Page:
Social Mobility and Education
There is a very strong relationship between high levels of income inequality and low levels of social mobility. Children of highly paid individuals are more likely to be highly paid and children of low paid individuals are more likely to be low earners. Key research findings include:
- Countries with higher levels of income inequality have lower levels of social mobility:
- Research indicates that the link between inequality and a lack of social mobility exists throughout a person’s life. Higher inequality is associated with lower social mobility when looking at both children and adults. Such links are stronger than the link between social mobility and poverty.
- Critics of this relationship have suggested that groups with bigger differences between them will always have lower rates of mobility, whether that is in groups of chess players with different skill levels or people in countries with different levels of inequality. However, this would still suggest that greater inequality means that there is lower social mobility.
Research indicates that the link between inequality and a lack of social mobility exists throughout a person’s life.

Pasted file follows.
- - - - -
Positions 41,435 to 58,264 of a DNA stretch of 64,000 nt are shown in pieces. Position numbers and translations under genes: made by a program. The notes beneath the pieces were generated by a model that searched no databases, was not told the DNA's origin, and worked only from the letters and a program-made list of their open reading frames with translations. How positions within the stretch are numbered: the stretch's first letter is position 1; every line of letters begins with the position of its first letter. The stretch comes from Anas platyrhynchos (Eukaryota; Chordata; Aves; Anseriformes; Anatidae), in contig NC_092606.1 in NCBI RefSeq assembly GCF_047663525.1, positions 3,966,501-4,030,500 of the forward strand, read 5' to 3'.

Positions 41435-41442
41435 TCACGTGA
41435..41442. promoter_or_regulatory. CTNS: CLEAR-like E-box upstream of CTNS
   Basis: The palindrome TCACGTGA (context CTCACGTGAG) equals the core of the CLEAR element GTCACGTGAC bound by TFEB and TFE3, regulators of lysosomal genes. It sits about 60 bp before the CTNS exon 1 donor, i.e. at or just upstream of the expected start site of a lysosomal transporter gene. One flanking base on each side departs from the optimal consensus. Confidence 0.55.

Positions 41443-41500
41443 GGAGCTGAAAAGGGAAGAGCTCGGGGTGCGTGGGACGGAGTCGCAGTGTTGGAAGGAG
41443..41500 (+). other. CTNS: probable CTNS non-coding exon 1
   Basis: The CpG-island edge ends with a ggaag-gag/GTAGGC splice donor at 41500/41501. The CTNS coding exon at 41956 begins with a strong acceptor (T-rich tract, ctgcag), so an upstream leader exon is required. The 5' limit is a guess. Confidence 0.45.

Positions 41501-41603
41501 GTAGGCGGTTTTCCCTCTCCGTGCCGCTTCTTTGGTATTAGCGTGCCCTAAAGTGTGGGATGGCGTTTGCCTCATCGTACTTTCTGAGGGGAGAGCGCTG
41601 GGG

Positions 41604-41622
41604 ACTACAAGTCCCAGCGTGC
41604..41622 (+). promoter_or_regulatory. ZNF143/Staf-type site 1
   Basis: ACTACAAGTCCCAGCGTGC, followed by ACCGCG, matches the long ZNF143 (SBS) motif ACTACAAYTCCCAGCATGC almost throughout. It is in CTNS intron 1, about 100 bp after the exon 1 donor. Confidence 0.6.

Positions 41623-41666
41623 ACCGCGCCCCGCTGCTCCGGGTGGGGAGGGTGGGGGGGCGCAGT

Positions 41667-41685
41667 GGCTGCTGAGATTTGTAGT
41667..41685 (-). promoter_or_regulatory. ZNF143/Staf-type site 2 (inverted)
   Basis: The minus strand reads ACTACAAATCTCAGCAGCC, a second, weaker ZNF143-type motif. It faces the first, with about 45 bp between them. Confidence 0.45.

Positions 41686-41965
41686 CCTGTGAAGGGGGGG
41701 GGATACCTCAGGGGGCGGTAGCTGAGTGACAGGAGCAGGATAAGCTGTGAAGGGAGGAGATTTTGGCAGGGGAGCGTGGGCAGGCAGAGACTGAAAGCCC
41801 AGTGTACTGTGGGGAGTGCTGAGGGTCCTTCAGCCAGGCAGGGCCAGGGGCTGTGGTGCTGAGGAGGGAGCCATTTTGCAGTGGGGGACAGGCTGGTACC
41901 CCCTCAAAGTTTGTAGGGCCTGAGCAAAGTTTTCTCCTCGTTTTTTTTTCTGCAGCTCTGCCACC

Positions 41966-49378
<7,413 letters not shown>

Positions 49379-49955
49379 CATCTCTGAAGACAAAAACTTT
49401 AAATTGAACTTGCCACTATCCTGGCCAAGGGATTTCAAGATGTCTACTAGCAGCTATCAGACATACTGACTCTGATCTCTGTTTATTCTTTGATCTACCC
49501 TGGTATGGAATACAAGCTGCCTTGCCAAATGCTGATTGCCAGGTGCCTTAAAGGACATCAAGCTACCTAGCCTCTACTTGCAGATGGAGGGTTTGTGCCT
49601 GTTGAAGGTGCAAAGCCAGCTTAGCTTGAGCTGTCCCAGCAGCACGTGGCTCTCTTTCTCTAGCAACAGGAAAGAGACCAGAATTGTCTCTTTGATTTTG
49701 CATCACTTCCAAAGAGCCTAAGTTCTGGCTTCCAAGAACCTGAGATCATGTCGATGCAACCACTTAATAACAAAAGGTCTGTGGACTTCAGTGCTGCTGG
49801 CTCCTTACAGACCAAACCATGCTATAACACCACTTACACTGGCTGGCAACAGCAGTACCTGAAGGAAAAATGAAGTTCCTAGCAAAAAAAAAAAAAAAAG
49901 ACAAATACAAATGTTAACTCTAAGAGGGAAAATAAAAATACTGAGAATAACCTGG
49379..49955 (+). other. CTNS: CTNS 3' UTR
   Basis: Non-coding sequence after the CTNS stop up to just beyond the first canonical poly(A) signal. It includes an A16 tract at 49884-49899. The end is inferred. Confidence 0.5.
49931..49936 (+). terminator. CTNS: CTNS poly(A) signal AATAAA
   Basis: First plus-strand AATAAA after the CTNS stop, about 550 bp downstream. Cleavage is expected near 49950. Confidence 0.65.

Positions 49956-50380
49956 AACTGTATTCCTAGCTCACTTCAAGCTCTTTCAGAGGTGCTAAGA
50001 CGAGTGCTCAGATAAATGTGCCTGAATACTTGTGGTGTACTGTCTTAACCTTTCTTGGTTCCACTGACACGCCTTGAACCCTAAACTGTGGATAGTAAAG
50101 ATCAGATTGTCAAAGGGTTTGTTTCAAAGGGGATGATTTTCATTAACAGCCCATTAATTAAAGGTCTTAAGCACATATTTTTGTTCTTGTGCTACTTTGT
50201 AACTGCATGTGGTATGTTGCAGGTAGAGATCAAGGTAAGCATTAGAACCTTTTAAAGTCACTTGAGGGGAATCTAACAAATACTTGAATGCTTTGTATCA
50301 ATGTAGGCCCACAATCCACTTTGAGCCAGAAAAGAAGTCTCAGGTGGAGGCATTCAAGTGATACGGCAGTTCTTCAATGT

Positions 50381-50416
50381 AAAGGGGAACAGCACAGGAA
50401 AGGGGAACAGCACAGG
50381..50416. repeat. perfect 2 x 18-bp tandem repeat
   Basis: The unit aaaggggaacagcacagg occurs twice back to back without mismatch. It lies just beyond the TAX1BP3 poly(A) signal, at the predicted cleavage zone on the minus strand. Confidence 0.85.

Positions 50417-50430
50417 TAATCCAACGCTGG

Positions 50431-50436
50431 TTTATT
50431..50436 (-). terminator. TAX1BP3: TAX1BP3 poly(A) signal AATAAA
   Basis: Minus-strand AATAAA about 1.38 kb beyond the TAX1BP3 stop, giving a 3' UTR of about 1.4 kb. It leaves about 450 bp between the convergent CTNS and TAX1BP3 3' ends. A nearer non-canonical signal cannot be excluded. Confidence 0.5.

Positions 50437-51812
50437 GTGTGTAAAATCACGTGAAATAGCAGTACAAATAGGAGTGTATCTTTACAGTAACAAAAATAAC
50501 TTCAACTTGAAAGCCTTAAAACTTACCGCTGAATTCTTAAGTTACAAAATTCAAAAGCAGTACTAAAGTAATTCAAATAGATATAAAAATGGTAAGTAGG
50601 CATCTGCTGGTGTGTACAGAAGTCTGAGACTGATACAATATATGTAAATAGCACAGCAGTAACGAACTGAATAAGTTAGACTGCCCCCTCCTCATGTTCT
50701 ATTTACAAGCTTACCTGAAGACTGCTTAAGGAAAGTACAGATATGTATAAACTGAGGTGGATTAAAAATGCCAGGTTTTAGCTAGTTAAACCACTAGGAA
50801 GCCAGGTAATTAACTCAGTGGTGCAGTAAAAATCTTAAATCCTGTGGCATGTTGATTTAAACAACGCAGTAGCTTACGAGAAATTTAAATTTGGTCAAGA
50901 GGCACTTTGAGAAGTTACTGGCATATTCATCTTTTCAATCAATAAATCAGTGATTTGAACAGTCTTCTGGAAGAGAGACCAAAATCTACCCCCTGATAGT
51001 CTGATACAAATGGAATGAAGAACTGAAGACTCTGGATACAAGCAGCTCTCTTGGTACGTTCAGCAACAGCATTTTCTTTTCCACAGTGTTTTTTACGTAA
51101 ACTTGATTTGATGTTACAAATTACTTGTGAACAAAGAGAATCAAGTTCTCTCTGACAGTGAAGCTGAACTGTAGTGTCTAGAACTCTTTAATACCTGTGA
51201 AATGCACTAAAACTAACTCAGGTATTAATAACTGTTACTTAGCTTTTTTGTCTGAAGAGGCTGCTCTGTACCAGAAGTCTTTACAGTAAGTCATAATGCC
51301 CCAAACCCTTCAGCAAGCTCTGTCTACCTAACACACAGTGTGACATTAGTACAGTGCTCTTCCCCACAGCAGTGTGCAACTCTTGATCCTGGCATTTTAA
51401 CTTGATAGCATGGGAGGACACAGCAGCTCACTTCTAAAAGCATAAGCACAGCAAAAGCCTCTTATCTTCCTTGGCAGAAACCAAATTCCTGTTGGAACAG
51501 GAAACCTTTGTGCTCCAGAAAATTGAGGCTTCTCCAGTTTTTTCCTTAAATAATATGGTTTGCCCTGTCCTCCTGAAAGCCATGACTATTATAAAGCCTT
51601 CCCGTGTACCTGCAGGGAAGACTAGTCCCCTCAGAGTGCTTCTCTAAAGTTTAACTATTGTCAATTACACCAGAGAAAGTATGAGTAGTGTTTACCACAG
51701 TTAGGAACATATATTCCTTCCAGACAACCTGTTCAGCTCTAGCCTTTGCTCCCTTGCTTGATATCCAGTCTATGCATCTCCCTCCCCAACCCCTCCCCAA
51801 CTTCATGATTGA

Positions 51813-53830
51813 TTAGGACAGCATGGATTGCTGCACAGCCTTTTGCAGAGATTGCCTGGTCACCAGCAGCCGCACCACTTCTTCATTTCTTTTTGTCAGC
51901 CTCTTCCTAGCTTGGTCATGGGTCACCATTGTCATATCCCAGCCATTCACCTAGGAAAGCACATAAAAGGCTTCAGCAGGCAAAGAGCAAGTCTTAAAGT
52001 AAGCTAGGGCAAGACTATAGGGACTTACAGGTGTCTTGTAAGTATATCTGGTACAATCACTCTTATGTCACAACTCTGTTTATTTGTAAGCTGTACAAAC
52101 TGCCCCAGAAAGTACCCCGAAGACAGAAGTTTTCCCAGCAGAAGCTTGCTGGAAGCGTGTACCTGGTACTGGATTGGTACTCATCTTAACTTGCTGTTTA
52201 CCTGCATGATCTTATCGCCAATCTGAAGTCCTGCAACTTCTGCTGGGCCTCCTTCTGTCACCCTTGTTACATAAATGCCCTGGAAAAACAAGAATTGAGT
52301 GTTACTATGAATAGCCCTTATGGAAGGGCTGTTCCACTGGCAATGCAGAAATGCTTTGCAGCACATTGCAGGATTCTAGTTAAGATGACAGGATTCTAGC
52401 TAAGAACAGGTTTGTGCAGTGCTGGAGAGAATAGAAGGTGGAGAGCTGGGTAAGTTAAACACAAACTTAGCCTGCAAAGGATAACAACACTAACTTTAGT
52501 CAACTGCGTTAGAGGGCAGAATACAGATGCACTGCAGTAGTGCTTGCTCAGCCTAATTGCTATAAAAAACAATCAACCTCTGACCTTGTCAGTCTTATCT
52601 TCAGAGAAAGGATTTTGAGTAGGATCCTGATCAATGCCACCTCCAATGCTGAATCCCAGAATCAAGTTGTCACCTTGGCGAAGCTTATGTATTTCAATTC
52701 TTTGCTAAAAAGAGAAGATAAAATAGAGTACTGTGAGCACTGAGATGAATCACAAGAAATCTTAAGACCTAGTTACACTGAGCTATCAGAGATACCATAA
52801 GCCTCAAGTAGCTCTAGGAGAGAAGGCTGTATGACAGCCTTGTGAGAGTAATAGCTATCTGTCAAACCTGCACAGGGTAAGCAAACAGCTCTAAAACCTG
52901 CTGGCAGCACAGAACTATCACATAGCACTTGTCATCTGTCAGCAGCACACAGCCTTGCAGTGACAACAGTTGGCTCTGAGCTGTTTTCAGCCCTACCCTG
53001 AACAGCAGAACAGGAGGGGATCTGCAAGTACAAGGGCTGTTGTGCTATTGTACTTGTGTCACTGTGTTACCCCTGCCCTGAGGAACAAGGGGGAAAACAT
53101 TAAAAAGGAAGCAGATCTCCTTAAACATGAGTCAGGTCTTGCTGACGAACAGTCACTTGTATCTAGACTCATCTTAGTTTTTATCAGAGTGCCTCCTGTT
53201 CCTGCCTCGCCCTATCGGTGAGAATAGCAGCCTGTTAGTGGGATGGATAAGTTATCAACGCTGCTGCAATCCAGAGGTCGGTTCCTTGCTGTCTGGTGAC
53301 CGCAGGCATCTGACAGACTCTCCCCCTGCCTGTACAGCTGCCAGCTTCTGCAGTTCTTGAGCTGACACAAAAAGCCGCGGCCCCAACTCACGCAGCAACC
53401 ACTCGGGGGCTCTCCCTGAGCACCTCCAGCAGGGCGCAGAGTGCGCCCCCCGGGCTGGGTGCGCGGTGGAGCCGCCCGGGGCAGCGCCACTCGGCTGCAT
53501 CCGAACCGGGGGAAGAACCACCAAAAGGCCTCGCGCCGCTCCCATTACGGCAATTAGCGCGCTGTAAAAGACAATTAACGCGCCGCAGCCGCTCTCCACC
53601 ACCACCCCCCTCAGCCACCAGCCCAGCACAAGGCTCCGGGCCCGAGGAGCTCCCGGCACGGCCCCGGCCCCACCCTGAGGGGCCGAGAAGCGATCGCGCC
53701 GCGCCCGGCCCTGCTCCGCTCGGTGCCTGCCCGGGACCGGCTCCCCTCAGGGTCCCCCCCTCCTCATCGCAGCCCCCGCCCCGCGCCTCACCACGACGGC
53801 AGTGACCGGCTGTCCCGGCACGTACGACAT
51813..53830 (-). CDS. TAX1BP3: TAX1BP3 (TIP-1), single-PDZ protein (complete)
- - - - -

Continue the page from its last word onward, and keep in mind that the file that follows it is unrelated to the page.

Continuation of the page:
Education is often seen as a strong driver of social mobility. Social mobility may be reduced in more unequal countries because educational scores are on average lower in less equal countries and education improves incomes more for those at the bottom of the income spectrum than for those further up.
Research has found a correlation between low scores in maths and reading and inequality between countries and between US states, as well as a link between lower average science, maths and reading scores and inequality:
Criticism and Issues
Some research has failed to find a straightforward link between how equal a country is and how equally literacy scores are distributed throughout that country.
The link between educational achievement and high aspiration is a key explanation for the association between low educational achievement and inequality. A further explanation suggests that the low levels of trust in unequal societies lead to poor quality social and family relationships which in turn damages learning.
 (Corak 2012)
 (Blanden 2009)
 (Mankiw 2013)
 (Morrison 2012)
 (OECD 2013)